The Swiss Confederation consists of some 3,000 communes, which are responsible for public utilities and roads and, like the cantons, are largely autonomous. Communes range in size from Bagnes in Valais, with an area of 109 square miles (282 square km), to Ponte Tresa in Ticino, with an area of 0.1 square mile (0.3 square km). They also vary considerably in population; many have only several hundred residents, while the commune of Zürich has more than 350,000 residents. From the multiplicity of small communal republics stem a special quality to each and, paradoxically, a basis of national unity, for each citizen treasures and supports the freedom of the commune, a shared conviction that unites a citizen with the rest of the population in a way that transcends differences of language and of party. It is the communes rather than the country that grant Swiss citizenship.

The Swiss Civil Code of 1912 has furnished a model for the administration of justice in many countries; indeed, parts of the code have been adopted verbatim in other legal systems. The difficult task of creating and preserving a uniform judicial system within so diverse a national structure has produced a number of great jurists and experts of international law. Each canton elects and maintains its own magistracy for ordinary civil and criminal trials. Supreme judicial power is vested in the Federal Supreme Court (Bundesgericht), the seat of which is in Lausanne. Members of the court are elected by the Federal Assembly to six-year terms. Capital punishment was abolished, except under circumstances of martial law, general mobilization, or war—by the unified federal penal code of 1937.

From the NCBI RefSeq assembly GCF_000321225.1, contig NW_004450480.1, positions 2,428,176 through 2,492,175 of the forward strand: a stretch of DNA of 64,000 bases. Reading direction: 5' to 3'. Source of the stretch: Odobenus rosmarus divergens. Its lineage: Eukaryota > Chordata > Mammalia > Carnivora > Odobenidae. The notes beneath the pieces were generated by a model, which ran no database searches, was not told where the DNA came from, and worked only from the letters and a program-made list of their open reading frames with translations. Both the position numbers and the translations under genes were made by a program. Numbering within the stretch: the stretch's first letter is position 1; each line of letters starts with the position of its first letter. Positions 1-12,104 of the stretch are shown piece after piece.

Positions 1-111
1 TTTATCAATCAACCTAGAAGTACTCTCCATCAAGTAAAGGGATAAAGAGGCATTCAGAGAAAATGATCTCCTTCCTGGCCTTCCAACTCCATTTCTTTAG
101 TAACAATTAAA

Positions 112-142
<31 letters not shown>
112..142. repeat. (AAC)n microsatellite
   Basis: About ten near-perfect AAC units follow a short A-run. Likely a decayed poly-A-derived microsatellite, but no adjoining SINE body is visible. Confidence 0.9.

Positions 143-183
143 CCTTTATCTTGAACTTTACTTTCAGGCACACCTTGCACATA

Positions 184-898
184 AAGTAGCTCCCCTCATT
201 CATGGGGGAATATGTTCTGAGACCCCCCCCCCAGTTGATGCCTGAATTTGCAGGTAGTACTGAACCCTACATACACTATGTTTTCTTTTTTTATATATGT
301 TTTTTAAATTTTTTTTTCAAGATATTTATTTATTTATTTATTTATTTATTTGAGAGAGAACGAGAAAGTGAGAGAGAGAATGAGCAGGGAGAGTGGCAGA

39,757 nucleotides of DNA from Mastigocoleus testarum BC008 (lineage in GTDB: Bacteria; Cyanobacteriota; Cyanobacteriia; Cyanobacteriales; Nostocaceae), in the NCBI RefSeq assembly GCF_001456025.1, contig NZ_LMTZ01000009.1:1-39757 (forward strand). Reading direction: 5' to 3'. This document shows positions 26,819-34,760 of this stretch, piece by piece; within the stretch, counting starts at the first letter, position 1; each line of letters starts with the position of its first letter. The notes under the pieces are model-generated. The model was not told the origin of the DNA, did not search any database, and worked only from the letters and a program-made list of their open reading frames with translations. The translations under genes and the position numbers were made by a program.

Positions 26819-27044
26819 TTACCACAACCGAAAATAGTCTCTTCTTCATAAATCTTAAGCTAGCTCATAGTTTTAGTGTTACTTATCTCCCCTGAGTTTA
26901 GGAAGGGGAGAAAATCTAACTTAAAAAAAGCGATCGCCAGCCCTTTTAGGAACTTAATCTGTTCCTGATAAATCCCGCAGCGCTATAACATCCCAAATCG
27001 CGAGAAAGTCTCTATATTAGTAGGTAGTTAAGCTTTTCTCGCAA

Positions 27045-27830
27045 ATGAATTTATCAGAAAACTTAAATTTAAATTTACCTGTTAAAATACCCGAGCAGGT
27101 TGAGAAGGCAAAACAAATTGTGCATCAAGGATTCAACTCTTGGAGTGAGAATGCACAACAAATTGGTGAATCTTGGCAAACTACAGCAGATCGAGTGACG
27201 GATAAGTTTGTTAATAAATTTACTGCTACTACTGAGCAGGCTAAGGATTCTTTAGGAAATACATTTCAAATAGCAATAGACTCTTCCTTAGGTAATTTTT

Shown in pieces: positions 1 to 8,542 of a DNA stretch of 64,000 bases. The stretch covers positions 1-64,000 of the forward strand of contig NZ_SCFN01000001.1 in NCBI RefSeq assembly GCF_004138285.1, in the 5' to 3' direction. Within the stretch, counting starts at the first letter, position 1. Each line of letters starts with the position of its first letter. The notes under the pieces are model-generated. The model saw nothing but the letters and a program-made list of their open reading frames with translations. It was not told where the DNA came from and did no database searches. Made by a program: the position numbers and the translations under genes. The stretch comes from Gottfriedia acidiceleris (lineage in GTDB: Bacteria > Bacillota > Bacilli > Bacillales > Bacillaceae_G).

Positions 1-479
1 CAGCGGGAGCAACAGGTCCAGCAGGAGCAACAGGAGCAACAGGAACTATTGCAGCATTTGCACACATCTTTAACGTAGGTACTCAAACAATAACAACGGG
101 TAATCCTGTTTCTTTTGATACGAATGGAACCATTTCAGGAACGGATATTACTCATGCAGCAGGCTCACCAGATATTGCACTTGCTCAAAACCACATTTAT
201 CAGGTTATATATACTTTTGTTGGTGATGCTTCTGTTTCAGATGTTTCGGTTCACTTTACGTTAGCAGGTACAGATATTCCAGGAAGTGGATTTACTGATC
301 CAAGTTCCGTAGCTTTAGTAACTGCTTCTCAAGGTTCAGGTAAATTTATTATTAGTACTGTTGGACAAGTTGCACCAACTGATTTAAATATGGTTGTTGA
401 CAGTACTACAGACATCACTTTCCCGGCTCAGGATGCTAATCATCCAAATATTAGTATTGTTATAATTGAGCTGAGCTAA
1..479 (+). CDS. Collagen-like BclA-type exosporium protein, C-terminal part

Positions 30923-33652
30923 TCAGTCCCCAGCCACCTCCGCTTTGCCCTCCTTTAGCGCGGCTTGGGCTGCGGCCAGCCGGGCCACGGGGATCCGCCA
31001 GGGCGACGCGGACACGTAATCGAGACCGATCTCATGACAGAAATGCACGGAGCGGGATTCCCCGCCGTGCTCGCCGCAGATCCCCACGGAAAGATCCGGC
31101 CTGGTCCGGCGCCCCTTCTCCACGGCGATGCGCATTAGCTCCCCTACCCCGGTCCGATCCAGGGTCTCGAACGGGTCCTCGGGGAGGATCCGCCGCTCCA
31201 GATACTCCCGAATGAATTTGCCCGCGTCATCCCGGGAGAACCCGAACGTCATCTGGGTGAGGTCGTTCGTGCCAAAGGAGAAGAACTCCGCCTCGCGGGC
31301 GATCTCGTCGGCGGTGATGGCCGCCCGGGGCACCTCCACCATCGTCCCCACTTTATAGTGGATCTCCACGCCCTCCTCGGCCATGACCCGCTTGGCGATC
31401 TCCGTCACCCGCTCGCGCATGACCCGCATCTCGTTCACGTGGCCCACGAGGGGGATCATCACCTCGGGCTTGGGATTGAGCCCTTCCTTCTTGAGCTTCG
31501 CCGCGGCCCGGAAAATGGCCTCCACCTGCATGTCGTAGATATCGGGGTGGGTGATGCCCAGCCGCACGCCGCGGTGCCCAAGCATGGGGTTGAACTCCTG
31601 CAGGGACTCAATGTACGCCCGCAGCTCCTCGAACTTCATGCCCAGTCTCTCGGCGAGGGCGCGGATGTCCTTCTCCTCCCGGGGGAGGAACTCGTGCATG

Civil / National Aviation Authority (CAA/NAA)

As an independent regulator, the Federal Office of Civil Aviation (FOCA) is responsible for ensuring the highest safety and security standards in Swiss civil aviation. It takes measures to promote civil aviation and strives for its sustainable development. Through its activities, the FOCA contributes to Switzerland’s locational appeal. The FOCA participates in international aviation organizations so as to ensure that Switzerland’s national interests receive due consideration.


SkyVectorGoogle MapsADS-B Exchange

ICAO countries publish an Aeronautical Information Publication (AIP). This document is divided into three parts: General (GEN), En Route (ENR) and Aerodromes (AD). ENR 1.4 details the types of airspace classes they chose to adopt from classes A through G. Switzerland AIP (Fee required)

Drone Regulations

Drone Laws

From 1 January 2023, drone pilots have been subject to new regulations. The Joint Committee of the Bilateral Air Transport Agreement between Switzerland and the EU approved Switzerland’s adoption of the EU drone regulation. For the Swiss drone industry, having a harmonized legal framework with Europe will be an advantage.